Fear is a terrible thing. For the past several months, the fear of COVID-19 has driven our behaviour and the functioning of our societies. COVID-19 has generated fear for our lives and health, and made us dread the collapse of our health systems, economies, society, and the way of life that we have know. COVID-19 has also demonstrated the fragility of EU free movement rules when faced with an unknown virus of such magnitude and strength, while raising the issues of power, solidarity and trust in the system.
The fear of COVID-19 has also had a strong impact on the application of two principles in EU free movement law: the principle of proportionality and the precautionary principle, whose recourse enables decision-makers to adopt and legitimise restrictive measures when scientific information is insufficient, inconclusive or uncertain and risks for human health are high. National decisions to apply restrictions to cross-border movement of persons and the logic followed in the EU COVID-19-related documents can be viewed as the triumph and regeneration of the precautionary principle, which had previously been strongly criticised as being vague and arbitrary. The implementation of the precautionary principle in the COVID-19 pandemic has had a transformative effect on the application of the principle of proportionality to free movement restrictions, by lowering the threshold when assessing whether a measure is ‘necessary’, due to scientific uncertainty entailed within precautionary approach. This can, in the end, result in EU law tolerating a higher degree of restriction of freedom of movement in case of precautionary measures than in in case of non-precautionary ones.
COVID-19 Restrictions to Cross-Border Movement
Starting from March 2020, all EU Member States unilaterally imposed a number of mobility-related measures, drastically restricting EU cross-border movement. Most mobility restrictions were adopted nationally, without being first agreed to or coordinated at the level of EU institutions. The European Commission was initially reserved towards this practice, due to the magnitude of the restrictions, their uncertain effectiveness and a strong impact on the internal market. However, it soon yielded under pressure and the reality of unilateral national restrictions implemented across the Union, and started adopting a set of soft law measures – such as the Commission Guidelines concerning the exercise of the free movement of workers during COVID-19 outbreak – aimed at coordinating national measures and emphasising the importance of non-discrimination and proportionality.
The precautionary principle allows decision-makers to adopt restrictive measures when potentially dangerous effects deriving from a phenomenon, product or process for the environment, human, animal or plant health have been identified and scientific evidence about the risk are insufficient, inconclusive or uncertain. The EU-level application of the precautionary principle up until the emergence of COVID-19 reveals that it has been used in situations of scientific uncertainty linked to different types of risks. In the early years, it was, first implicitly and then openly, applied to environmental risks such as climate change, fish-stock management, genetically modified organisms and the use of antimicrobials as growth promoters.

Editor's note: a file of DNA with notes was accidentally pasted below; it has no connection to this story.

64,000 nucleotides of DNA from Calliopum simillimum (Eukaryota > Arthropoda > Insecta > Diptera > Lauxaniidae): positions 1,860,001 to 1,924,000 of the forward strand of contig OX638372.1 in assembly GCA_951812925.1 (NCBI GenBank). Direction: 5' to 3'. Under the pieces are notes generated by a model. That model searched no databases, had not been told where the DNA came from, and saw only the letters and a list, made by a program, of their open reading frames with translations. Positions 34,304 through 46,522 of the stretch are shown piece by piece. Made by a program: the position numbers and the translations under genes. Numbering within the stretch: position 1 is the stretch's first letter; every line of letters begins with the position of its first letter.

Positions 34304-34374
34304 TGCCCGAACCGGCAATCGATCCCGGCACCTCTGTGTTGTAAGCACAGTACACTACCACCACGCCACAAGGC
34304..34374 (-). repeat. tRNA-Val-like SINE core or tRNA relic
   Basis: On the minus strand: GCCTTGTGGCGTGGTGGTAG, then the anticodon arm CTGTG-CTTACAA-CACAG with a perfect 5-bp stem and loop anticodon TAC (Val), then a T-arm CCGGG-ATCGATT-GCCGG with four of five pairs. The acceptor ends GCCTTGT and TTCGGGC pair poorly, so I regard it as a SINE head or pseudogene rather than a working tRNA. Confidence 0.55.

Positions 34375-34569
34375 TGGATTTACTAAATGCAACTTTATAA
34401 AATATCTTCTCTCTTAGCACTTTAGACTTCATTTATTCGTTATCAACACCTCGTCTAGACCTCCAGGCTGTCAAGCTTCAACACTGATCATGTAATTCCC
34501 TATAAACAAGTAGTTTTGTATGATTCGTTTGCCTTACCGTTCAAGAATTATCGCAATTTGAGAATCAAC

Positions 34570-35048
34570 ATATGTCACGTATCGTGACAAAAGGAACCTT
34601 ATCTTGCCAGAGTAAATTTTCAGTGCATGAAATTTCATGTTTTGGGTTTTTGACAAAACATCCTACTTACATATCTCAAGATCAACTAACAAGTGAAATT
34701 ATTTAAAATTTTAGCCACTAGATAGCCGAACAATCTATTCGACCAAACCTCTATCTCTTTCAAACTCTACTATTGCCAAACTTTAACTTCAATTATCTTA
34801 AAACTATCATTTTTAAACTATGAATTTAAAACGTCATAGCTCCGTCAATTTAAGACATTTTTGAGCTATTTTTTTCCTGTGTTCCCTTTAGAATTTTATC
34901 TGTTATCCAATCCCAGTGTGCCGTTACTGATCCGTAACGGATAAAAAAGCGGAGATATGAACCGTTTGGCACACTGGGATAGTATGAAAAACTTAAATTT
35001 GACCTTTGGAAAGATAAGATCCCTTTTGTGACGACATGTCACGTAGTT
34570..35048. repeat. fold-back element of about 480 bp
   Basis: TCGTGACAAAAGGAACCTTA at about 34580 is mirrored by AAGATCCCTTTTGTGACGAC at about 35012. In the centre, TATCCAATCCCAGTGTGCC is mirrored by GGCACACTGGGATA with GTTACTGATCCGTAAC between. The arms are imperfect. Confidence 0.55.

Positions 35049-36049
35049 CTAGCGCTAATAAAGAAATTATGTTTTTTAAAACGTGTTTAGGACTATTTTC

In the EU, COVID-19 policies are the first instance where the precautionary principle has been applied to such an extent and with such severity to restrict free movement of persons, as a response to a communicable disease. Even though restrictive measures affecting free movement of persons in the EU were also imposed to prevent the spread of SARS in 2003, the measures enacted seventeen years ago are incomparable to the ones adopted in 2020, both in terms of their scope and rigidity. The COVID-19 pandemic is also one of the rare cases in which the precautionary principle has been used not as a method to consider risks that might be incurred by acting (for example by putting a new product on the market), but the ones that would result from non-acting, i.e. from not imposing restrictions on free movement.
The examination of the EU COVID-19-related documents from spring to autumn 2020 reveals that only one document made explicit reference to precautionary principle. This is the Joint European Roadmap towards lifting COVID-19 containment measures, which stated that “the restrictive measures introduced by Member States … have been based on available information in relation to the characteristics of the epidemiology of the disease and followed a precautionary approach”. Despite the fact that other EU COVID-19-related documents did not make explicit reference to the precautionary principle, there is no doubt that both EU Member States and the EU institutions endorsed the precautionary approach towards COVID-19. This is primarily due to the fact that their actions entirely met the definition of the precautionary principle. They were triggered by the concern about major risks of COVID-19 for human health and characterised by a high degree of scientific uncertainty, caused by the lack of conclusive data about the disease. On top of that, all EU COVID-19-related documents emphasized the importance of scientific evaluation and evidence and a number of them made references to the guidance from the European Centre for Disease Prevention and Control (ECDC) and the World Health Organisation (WHO). By doing so, they relied on scientific risk assessment, as the first step in the precautionary approach. The fact that a number of EU documents did not make explicit reference to precautionary principle does not refute their reliance on precautionary approach. On the contrary, as confirmed by the Court of Justice in its previous case-law, “the lack of express reference to the precautionary principle […] does not mean that that institution did not rely on that principle […] in order to prevent the alleged risks”.
Is the Closure of Borders Effective?